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Friday, October 30, 2015

LECHUGA WITH A 13TH CENTURY RECIPE OF LETTUCE WITH LAMB

Trimmed Lettuce Ready for Consumption
Photo by: Lord-Williams
L. Lactuca, Eng. lettuce. It is believed that lettuce descended from a Siberian variety of wild lettuce that acted like opium by relaxing the consumer and making him sleepy. The Romans used it especially for celebrations for its laxative effects and it served as a tranquilizer or for its anti-aphrodisiac effect.

During the Middle Ages, the use of lettuce fell dramatically in Al-Andulus, although it continued to be used in the Barbary Region of North Africa. It was considered humid and cold. It was thought to generate an extraordinary subtle blood and was beneficial against itching produced by the combustion of the humors. Lettuce was washed and left to soak until it appeared wilted and then eaten. Pliny states that it was the symbol for continence as it contained properties that calmed lust.

Adding Lettuce to Lamb
Photo by: Lord-Williams
For Jews, it was the symbol of the coming of spring. It meant perpetual renewal of life and everlasting hope for human redemption. Medieval Jews in Spain mention it as a salad variant for greens but it was not a necessary ingredient except during Passover when a special salad was served. As lettuce is bitter it is prepared in memory of the bitterness of the Jewish slaves of the Egyptians. [Covarrubias; 1998:756:35a; Font. Plantas. 1999:629:971-873; Ibn Zuhr/García Sánchez. 1992:83:96; ES: “Passover.” May 11, 04; Villena/Calero. 2002:23a; and Villena/Navarro. 1879:44]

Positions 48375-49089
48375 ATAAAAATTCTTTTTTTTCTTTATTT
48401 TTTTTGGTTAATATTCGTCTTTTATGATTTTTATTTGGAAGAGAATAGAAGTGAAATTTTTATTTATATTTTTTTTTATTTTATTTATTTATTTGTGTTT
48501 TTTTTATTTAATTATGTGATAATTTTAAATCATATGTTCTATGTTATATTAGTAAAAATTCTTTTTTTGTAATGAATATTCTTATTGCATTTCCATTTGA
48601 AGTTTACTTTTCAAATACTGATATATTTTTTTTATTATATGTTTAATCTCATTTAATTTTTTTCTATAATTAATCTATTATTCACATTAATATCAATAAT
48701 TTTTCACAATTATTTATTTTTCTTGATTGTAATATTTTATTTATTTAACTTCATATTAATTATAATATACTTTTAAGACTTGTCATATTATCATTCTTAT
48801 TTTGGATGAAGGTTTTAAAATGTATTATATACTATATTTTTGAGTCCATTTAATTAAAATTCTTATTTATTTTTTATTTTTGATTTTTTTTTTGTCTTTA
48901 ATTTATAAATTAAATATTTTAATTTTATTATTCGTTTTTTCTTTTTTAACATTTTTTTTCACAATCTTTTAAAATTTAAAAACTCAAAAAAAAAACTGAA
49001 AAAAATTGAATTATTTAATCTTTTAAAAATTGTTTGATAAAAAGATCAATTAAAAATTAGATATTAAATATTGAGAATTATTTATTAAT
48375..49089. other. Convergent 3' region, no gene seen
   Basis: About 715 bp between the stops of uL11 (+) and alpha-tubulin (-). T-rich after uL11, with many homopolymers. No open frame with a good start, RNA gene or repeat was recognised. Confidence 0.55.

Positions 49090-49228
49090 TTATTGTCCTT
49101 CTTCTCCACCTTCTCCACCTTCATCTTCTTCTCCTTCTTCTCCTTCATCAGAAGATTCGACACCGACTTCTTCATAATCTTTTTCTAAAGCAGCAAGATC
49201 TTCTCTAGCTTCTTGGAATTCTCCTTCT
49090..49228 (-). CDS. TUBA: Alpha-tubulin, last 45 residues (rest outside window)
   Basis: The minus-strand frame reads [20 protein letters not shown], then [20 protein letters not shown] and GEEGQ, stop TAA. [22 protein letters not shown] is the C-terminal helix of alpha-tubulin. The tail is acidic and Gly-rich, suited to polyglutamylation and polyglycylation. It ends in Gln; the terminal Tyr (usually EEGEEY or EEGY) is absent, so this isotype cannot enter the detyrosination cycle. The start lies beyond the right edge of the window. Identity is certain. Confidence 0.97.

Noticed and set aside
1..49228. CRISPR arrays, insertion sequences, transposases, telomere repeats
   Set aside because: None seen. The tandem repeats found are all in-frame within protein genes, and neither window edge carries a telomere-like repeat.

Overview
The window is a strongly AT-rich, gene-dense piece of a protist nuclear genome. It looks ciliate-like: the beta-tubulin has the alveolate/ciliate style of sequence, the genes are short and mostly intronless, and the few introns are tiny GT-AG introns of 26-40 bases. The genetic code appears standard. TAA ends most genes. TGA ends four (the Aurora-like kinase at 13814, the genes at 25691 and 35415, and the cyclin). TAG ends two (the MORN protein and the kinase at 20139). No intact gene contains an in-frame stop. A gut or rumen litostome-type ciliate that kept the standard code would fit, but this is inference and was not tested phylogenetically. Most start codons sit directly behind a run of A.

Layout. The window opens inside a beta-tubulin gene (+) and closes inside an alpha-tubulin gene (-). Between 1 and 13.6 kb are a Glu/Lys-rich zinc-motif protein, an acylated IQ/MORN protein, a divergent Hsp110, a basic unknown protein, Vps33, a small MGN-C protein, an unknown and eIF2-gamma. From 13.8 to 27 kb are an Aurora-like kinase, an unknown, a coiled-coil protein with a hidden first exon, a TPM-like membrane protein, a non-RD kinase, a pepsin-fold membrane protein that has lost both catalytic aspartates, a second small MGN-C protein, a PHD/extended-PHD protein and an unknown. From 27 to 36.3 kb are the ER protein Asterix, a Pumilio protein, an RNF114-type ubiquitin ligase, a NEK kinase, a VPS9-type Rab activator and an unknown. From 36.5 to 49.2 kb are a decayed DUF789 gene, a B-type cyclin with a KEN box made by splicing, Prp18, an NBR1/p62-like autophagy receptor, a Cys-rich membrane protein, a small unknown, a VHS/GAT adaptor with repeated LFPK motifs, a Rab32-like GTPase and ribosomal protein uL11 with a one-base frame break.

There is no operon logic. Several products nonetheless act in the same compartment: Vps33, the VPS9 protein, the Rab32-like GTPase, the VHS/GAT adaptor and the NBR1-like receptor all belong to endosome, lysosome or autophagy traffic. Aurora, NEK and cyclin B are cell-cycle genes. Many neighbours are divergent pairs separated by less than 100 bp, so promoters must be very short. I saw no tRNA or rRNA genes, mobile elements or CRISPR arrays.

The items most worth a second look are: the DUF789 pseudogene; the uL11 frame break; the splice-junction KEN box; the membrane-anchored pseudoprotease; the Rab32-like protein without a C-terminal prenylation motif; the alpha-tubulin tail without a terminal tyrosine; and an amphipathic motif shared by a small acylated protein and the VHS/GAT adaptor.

MEDIUM SIZE HEADS OF LETTUCE ADAPTED FROM HUICI’S TRANSLATION OF AL-ANDALUS #460. TERCIADO DE CABEZAS DE LECHUGA, p 252

Ingredients

A Very Tastey Dish for the Lord of the House
Photo by: Lord-Williams
1 lb lamb (lamb chops were used)
1 onion
½ tsp pepper
1 tsp coriander seed
1 tsp cloves
½  c oil
3 heads of lettuce
¼ c vinegar
½ tsp saffron
1 tbsp spikenard

Preparation

Chop lamb into small pices. Put it in a pot. Add salt to paste with a pice of onion, onion, pepper, coriander seed, clove, saffron and oil. Cook until almost done. Add heads of lettuce, peeled and cut up. When the lettuce is done, add vinegar and finish cooking. Cover with beaten egg, mixed with saffron and spikenard. Cover and remove from heat.  Let sit until eggs have solidified.



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